From Frank Sinatra to Clark Gable, the Hollywood stars Peninsula Hong Kong barman served
Senior bartender Johnny Chung has worked at The Peninsula Hong Kong for 61 years. He recalls the time Clark Gable taught him to make a cocktail, and how the Kowloon institution evolved
Senior bartender Johnny Chung Kam-hung feels at home in The Peninsula Hong Kong. At 77 years of age he is one of the longest-serving employees of the hotel, having worked there for 61 years, and has fond memories of serving guests in the lobby cocktail bar for decades, from Hong Kong regulars to movie stars.
He has watched the hotel evolve in his time there, from the days of fancy tea dances with live bands playing in the Rose Garden room on the sixth floor, to the addition of a helipad on the roof in 1994 and the placing of the largest single order ever for a fleet of Rolls-Royces in 2006. He also remembers a time when the carpet in the lobby was only rolled out in wintertime.
These days he finds himself behind the counter of The Bar on the first floor, his ground-floor haunt of decades having been given over to a luxury boutique.
He no longer works the late shift. Instead, he wakes at 4am to read the paper, and two hours later he is busy squeezing fresh fruit juices for hotel guests for breakfast. His shift ends at 2pm, whereupon he eats lunch in the hotel canteen and relaxes for the rest of the day before retiring early to bed.
“I work six hours a day. I’m used it,” he says with a warm smile.
The Bar is cavernous, with a low ceiling and red leather seats. Behind the bar counter is a gleaming array of bottles. He feels right at home. Indeed, for Chung, who has lost his older sister and brother, and isn’t close to his other relatives, the hotel is home.
“It’s like a big family here. I know about 80 per cent of my fellow employees,” he says.
When The Peninsula opened in December 1928, it was the first major hotel in Kowloon, and adopted the tagline “the finest hotel east of Suez”. In 1888, the Star Ferry service had been launched to link Central district on Hong Kong Island with Tsim Sha Tsui at the foot of the Kowloon Peninsula. In 1915 the Kowloon-Canton Railway station opened there. The Peninsula was ideally situated, across from the railway station and near the Star Ferry pier.
Chung’s father worked at The Peninsula as a bell captain in the lobby, and would tell his son how busy he was.
“He would say ‘Hung zai’ – that’s what he called me – he said his job was tough because The Peninsula was the only hotel in the Kowloon area at the time. People would go there to eat, so he was very busy. Once he started working it was non-stop on the shift,” Chung says.
Chung’s father had been working at The Peninsula for eight years when, in 1957, he fell ill and, days later, died; to this day Chung isn’t sure what caused his death. The hotel took pity on Chung’s family and suggested employing the then 15-year-old so that he could provide for his family.
For three months, Chung was a messenger boy, delivering messages and mail to guests, until there was an opening at the bar and he transferred there as a busboy.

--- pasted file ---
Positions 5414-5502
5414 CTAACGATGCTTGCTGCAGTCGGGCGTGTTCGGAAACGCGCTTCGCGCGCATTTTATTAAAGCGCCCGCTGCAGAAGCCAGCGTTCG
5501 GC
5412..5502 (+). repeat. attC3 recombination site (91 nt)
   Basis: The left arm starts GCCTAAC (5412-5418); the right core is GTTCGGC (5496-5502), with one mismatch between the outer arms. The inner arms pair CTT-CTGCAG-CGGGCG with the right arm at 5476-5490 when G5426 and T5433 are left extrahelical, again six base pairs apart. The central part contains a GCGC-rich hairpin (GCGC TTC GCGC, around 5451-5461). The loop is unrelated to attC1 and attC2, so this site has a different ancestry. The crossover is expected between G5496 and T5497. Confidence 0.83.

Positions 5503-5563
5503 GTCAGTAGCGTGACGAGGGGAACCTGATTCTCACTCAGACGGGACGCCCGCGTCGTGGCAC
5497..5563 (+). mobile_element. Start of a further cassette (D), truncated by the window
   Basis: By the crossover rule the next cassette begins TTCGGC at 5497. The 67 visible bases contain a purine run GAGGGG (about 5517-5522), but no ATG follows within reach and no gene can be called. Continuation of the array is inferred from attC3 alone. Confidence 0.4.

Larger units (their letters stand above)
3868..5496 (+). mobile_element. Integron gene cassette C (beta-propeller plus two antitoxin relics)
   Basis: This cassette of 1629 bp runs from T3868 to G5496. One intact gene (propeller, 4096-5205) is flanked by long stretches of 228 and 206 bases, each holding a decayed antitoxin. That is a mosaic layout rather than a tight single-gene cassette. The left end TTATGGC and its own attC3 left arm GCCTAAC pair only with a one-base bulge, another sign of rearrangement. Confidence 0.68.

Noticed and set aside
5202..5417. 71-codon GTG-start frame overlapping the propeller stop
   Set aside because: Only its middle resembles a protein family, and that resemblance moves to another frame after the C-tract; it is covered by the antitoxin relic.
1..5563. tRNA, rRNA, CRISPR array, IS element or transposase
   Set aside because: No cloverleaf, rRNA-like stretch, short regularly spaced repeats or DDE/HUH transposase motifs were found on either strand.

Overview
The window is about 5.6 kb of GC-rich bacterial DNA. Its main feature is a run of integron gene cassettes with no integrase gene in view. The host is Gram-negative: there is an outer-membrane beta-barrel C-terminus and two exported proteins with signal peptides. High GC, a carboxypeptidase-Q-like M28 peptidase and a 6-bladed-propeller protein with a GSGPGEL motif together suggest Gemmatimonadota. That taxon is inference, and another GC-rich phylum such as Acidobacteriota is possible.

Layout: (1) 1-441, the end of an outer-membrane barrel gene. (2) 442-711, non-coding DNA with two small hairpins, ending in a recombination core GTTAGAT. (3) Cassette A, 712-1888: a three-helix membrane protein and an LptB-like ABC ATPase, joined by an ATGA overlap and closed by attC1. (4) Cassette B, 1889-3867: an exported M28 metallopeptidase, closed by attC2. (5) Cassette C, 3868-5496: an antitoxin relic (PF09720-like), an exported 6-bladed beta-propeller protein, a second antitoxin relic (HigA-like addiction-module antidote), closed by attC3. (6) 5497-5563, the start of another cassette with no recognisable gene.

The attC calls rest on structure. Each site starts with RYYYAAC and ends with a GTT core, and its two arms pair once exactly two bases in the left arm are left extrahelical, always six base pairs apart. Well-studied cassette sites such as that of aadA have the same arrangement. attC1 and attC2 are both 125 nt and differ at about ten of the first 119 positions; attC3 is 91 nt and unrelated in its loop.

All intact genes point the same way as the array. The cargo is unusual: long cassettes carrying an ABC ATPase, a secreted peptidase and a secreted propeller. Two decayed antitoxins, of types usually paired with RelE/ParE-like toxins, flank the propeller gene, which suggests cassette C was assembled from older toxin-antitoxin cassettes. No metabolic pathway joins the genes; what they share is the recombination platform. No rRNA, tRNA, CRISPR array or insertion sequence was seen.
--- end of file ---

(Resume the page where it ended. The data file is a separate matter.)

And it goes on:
“I’ve been working here ever since. I have never left, not even changed to a restaurant in the hotel. If there was an opening for a busboy in a restaurant, I didn’t want the job. There was lots to learn in the bar, like how to mix drinks,” he says.
“In the restaurant, the food is already cooked and you just serve the dishes, and look after the guests, but at the bar you can chat with the customer for over an hour. I wanted to work in the bar even though it was tougher.”
Chung recalls how difficult the job was for a timid teenager without much confidence.
“In those days I was very shy, very scared. The customers were very picky. If you asked another question, they wouldn’t answer you. If you forgot what drink they wanted, they would get angry with you – ‘Orange juice, I say!’ They were very brusque, so you didn’t dare ask another question. Some customers were OK.”
It was difficult for Chung to learn on the job because busboys weren’t allowed to stand near senior staff when they were taking drink orders from customers.
“They didn’t want us standing in front of the customers. If you’re a busboy then you clear the tables; they never let you serve the guest. Each job was clearly defined.”
Eventually Chung was promoted from busboy to junior bartender, then senior bartender. He saw many colleagues move to new hotels, such as the Mandarin Oriental, The Hilton, The Regent and Hyatt Regency; they tried to lure him to join them for a promotion and extra pay, but Chung refused.
When he was promoted to barman, Chung was privileged to serve not only well-heeled guests – including a socialite dripping in jewels who liked to drink two dry martinis – but also a slew of celebrities. Among them was the actor William Holden, who starred in the film The Bridge on the River Kwai; James Bond star Roger Moore, whose drink of choice was Jack Daniels; and crooner Frank Sinatra, who drank gin and tonic.
But Chung’s biggest brush with fame was his encounter with Hollywood actor Clark Gable, who asked for a screwdriver. Chung was confused and began looking around for the tool of that name.
“He said, ‘Give me a screwdriver. No, no, a screwdriver is a cocktail, not a tool. Do you know how to make it,’” Chung recalls Gable saying. Apologising, he admitted he did not.
“He was very gentlemanly and instructed me to mix vodka with orange juice,” he remembers. “I was really scared, but I made it for him, and he said, ‘Not bad, wonderful, perfect.’”
It was only later that Chung found out his instructions had come from a famous American film star.